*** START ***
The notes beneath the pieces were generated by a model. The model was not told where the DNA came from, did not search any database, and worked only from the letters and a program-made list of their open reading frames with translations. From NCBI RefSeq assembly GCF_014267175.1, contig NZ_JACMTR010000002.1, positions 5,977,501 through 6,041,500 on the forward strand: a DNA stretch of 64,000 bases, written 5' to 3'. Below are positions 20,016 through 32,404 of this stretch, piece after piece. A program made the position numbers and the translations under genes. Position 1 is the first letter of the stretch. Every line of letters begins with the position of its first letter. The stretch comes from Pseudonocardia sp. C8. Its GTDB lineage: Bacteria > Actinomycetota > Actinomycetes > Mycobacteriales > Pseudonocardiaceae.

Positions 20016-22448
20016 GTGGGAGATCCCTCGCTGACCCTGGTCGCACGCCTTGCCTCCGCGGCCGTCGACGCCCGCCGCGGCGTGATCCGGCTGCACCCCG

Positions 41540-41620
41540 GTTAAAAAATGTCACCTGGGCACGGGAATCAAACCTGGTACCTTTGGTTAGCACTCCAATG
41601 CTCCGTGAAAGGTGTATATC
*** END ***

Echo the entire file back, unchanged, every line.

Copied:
The notes beneath the pieces were generated by a model. The model was not told where the DNA came from, did not search any database, and worked only from the letters and a program-made list of their open reading frames with translations. From NCBI RefSeq assembly GCF_014267175.1, contig NZ_JACMTR010000002.1, positions 5,977,501 through 6,041,500 on the forward strand: a DNA stretch of 64,000 bases, written 5' to 3'. Below are positions 20,016 through 32,404 of this stretch, piece after piece. A program made the position numbers and the translations under genes. Position 1 is the first letter of the stretch. Every line of letters begins with the position of its first letter. The stretch comes from Pseudonocardia sp. C8. Its GTDB lineage: Bacteria > Actinomycetota > Actinomycetes > Mycobacteriales > Pseudonocardiaceae.

Positions 20016-22448
20016 GTGGGAGATCCCTCGCTGACCCTGGTCGCACGCCTTGCCTCCGCGGCCGTCGACGCCCGCCGCGGCGTGATCCGGCTGCACCCCG

Positions 41540-41620
41540 GTTAAAAAATGTCACCTGGGCACGGGAATCAAACCTGGTACCTTTGGTTAGCACTCCAATG
41601 CTCCGTGAAAGGTGTATATC